“CHESTERFORD (GREAT), a parish (formerly a market-town) in the hundred of UTTLESFORD, county of ESSEX, 4 miles (N. W. by N.) from Saffron-Walden, containing 755 inhabitants.
The living is a discharged vicarage, with the rectory of Little Chesterford annexed, in the archdeaconry of Colchester, and diocese of London, rated in the king's books at £10, endowed with £200 private benefaction, and £200 royal bounty, and in the alternate patronage of the Crown and the Marquis of Bristol. The church, dedicated to All Saints, is an ancient and spacious structure, and formerly contained a chantry founded in the reign of Henry VIII., by William Howden, the revenue of which, at the dissolution, was £9. 9. 7.
The market has been discontinued: a fair for horses is held on the 5th of July.
There is a free school, endowed with land by John Hart, Esq., and under the management of the Master and Fellows of St. Mary Magdalene's College, Cambridge: there are also several charitable bequests for distribution among the poor.
This place, which is situated on the eastern bank of the river Granta, though now only an inconsiderable village, was anciently a town of considerable importance. It is by most antiquaries identified with the Camboricum of Antoninus, and the foundation of walls, enclosing a quadrangular area of fifty acres, was, till very lately, plainly discernible: that it was a Roman station is evident, not only from its name, and the numerous coins and other Roman antiquities discovered at various times, but from its contiguity to several Roman roads, of which the Iknield and Ermin streets intersect each other in the immediate vicinity. Roman bricks, and coins of the earlier and later emperors, have been found in great quantities; of which, in 1769, a large number, in good preservation was found in an earthen pot, by some workmen, who were digging up the foundation of the walls for materials to mend the road: in 1730, many coins and entire skeletons were discovered, besides a small urn of red clay, containing written scrolls of parchment, which were destroyed before they were decyphered; and in 1786 were found a bronze bust, fibulae, gold and brass instruments, and utensils of various kinds, of which one of gold, & the form of a staple, and weighing eight pounds, lay buried under a rude mass of bronze: a stone trough, in the form of half an octagon, of which the four compartments were ornamented with human figures in relievo, was for a considerable time used as a reservoir for water, in a smith's shop; it was subsequently in the possession of Dr. Gower, of Chelmsford, who referred it to that class of receptacles for ashes, called Quietoria. Besides the larger camp, or station, are several smaller camps; one near the church, in the grounds between which and the river are traces of an amphitheatre; at the distance of half a mile from the larger camp is another, called Hingeston barrows, and a third on the opposite side of the river.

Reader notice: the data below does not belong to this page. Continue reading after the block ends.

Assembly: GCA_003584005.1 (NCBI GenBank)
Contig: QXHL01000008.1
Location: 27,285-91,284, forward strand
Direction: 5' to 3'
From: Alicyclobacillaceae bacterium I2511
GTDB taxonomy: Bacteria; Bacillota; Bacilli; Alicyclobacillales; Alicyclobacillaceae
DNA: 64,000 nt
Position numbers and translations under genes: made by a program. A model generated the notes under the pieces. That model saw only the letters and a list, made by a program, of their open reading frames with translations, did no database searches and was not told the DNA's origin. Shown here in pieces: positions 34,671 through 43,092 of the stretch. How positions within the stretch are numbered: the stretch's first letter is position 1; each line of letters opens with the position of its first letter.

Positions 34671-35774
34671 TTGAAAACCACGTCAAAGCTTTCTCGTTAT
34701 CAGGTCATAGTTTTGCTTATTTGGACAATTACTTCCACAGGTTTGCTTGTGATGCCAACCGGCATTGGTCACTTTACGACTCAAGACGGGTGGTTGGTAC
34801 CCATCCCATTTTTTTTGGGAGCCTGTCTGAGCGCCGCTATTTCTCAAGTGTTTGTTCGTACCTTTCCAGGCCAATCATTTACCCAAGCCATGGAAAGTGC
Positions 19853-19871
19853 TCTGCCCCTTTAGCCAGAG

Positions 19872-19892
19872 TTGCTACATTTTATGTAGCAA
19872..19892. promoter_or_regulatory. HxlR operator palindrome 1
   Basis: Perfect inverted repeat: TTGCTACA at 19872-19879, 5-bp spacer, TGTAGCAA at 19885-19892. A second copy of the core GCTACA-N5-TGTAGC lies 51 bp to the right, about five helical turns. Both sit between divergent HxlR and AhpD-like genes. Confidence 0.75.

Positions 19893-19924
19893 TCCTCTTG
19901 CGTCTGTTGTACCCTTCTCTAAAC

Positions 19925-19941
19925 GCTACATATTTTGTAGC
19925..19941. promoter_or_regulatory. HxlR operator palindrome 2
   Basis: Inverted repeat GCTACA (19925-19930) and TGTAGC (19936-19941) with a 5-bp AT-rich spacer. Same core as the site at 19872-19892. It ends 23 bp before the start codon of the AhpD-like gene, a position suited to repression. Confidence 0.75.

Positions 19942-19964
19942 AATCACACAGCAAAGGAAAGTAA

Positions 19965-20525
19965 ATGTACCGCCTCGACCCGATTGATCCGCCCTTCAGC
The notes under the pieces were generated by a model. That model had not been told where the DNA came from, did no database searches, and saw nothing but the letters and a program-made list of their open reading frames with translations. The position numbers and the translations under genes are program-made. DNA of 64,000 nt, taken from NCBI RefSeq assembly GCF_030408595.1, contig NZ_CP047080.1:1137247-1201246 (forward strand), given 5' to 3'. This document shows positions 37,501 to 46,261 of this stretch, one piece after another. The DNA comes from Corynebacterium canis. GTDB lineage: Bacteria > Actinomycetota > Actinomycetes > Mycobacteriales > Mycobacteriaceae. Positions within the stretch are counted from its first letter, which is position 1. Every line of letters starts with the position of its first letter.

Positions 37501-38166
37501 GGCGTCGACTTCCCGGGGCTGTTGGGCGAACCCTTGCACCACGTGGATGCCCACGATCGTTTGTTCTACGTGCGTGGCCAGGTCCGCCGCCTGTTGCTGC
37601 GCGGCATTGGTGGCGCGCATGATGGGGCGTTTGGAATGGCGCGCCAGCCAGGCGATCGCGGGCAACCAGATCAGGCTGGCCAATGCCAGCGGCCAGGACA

On an eminence, near the Roman road from Inckleton towards Newmarket, is Fleamsdyke, where there is a small square fort, probably the castra exploratorum, in the centre of which are vestiges of a building: the Roman road to Grantchester may be plainly discovered, forming a ridge of two hundred yards, in a direction towards the river, above Cambridge.
The custom of Borough English, whereby the youngest son inherits prevails in this parish.”
From Samuel Lewis A Topographical Dictionary of England (1831) - copyright Mel Lockie 2016